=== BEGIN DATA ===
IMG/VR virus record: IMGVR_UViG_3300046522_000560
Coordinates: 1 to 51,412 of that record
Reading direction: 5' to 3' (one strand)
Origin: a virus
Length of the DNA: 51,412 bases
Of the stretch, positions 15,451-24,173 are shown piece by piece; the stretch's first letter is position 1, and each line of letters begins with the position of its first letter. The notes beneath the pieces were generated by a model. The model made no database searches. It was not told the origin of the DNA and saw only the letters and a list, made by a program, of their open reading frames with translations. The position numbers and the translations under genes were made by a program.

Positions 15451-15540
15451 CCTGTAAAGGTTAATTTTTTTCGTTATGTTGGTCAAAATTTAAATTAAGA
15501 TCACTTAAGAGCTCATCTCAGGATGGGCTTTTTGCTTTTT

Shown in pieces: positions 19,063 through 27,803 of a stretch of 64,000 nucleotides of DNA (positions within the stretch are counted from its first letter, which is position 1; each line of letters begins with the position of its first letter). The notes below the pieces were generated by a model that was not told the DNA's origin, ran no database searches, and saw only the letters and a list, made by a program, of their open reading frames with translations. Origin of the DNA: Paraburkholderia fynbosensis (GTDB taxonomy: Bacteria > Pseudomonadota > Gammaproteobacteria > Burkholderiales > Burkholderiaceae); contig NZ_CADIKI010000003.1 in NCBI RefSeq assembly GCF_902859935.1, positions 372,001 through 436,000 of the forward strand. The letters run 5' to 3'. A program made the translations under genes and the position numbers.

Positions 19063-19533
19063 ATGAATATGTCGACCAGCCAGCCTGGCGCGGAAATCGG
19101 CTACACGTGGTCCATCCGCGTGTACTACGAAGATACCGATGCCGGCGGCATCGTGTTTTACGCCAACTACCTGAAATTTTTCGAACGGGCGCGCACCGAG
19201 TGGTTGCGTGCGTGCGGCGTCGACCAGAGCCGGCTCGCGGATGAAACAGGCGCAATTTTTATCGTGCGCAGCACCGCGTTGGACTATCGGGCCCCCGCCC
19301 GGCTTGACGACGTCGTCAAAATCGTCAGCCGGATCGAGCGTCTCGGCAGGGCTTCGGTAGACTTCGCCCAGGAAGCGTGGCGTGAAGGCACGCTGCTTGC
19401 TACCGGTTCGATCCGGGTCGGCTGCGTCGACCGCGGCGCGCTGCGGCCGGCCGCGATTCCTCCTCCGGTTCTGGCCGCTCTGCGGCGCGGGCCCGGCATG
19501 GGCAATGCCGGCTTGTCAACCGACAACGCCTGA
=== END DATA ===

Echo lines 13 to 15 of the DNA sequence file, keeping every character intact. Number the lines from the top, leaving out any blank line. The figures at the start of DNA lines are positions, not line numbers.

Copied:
19101 CTACACGTGGTCCATCCGCGTGTACTACGAAGATACCGATGCCGGCGGCATCGTGTTTTACGCCAACTACCTGAAATTTTTCGAACGGGCGCGCACCGAG
19201 TGGTTGCGTGCGTGCGGCGTCGACCAGAGCCGGCTCGCGGATGAAACAGGCGCAATTTTTATCGTGCGCAGCACCGCGTTGGACTATCGGGCCCCCGCCC
19301 GGCTTGACGACGTCGTCAAAATCGTCAGCCGGATCGAGCGTCTCGGCAGGGCTTCGGTAGACTTCGCCCAGGAAGCGTGGCGTGAAGGCACGCTGCTTGC